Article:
Although Nietzsche believes that life has no inherent meaning, and there are passages in the Nachlab that concern the ability to live without meaning, he nonetheless recognizes the necessity of its role in our existence. However, as opposed to fixed or permanent meanings, such as those established metaphysically, Nietzsche implores us to recognize that all meanings are anthropomorphic, myths that we ourselves forge. And Zarathustra implies that there is a necessity for endowing one’s life with Sinne (meaning, or sense) when he says, “And verily, if there were no sense [Sinne] to life, and I had to choose nonsense, this would be for me too the most choiceworthy nonsense” (Z: I.2).
 In a letter to Overbeck, Nietzsche notes that it is belief in the eternal return that gives the concept its real force, not whether it is factually accurate: “If it is true, or rather: if it is believed to be true — then everything changes and spins around, and all previous values are devalued” (10.3.1884). See Karl Löwith, Nietzsche’s Philosophy of Eternal Return (California: University of California Press, 1997), 87. Having to prove the truth of the eternal return would be entirely at odds with Nietzsche’s fundamental philosophical positions, for it would be to demand ontological proof where none can be had, and where such proofs are refuted. As Nietzsche says of Christianity, and following the aphorism that announced the death of God this has a different impact, an impact Danto’s way of reading Nietzsche — haphazardly, in any order — would not, what is now decisive against Christianity “is our taste, no longer our reasons” (GS §132).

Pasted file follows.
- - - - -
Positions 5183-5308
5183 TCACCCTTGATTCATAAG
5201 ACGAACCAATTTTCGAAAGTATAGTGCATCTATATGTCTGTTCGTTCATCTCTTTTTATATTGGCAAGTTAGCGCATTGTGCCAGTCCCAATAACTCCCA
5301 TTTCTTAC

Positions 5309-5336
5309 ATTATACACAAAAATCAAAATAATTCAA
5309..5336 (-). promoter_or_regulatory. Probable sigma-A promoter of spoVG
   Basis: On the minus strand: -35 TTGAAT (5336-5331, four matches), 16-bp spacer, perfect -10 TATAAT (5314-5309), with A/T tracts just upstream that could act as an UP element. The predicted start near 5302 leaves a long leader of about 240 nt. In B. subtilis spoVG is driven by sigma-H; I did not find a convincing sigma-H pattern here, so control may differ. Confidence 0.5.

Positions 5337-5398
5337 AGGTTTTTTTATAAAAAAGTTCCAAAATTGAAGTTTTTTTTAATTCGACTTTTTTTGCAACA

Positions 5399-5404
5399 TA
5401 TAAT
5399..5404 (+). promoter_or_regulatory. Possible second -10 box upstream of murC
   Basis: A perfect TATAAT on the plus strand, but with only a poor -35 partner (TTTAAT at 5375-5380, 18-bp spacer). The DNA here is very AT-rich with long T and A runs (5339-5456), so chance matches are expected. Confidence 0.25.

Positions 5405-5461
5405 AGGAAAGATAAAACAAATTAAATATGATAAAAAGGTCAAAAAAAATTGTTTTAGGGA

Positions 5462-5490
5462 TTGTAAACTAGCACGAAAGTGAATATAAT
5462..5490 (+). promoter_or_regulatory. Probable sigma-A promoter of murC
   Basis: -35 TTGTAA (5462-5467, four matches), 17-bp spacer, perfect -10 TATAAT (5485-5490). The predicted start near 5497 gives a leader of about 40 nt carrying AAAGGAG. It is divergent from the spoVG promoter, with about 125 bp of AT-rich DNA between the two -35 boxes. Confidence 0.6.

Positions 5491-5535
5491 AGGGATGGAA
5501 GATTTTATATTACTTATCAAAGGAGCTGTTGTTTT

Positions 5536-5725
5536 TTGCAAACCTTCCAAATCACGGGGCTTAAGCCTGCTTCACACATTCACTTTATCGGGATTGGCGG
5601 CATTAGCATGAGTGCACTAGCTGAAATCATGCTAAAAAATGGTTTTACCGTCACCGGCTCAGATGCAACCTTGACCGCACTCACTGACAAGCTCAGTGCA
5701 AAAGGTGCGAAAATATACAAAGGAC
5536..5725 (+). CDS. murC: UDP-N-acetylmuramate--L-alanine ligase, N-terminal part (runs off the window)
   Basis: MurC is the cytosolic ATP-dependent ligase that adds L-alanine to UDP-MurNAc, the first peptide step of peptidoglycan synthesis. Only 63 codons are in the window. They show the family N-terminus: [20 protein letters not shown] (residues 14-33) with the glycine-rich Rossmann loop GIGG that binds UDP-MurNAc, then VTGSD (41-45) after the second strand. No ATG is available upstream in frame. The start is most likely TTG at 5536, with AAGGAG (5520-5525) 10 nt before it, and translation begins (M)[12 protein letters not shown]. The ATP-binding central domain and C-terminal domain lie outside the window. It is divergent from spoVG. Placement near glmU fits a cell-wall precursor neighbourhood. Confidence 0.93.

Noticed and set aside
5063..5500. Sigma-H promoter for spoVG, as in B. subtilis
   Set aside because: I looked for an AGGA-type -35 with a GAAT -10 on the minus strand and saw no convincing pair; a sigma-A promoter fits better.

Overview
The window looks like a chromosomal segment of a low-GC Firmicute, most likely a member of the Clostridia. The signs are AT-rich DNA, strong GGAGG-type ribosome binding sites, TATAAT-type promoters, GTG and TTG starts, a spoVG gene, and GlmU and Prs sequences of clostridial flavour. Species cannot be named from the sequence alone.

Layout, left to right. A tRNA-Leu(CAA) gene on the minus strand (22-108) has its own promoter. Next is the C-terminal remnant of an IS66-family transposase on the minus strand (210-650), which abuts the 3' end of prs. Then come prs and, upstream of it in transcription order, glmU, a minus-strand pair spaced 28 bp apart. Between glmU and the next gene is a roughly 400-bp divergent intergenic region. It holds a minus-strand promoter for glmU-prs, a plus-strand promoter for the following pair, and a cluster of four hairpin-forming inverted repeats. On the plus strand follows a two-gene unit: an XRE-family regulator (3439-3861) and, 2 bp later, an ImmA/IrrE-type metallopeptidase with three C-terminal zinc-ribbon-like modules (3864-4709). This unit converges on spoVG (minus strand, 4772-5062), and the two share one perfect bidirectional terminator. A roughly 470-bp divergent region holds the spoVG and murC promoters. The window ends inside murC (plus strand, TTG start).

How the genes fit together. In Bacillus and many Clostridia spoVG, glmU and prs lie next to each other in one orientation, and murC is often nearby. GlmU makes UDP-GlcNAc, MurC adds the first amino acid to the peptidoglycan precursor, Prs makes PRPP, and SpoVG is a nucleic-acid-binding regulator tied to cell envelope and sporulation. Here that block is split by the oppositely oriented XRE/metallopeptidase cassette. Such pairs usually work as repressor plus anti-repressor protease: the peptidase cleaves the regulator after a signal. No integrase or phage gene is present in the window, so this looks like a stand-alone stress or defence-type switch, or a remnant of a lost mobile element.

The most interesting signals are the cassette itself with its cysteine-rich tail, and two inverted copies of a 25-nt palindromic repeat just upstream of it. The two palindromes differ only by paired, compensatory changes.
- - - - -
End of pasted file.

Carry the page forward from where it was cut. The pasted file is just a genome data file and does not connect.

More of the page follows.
For an elaboration of Nietzsche’s notion of release, which he pits over and against redemption, see Rainer J. Hanshe, “Invisibly Revolving——Inaudibly Revolving: The Riddle of the Double Gedankenstrich,” The Agonist, Vol. III, Issue 1 (spring 2010). In particular, see 21–24.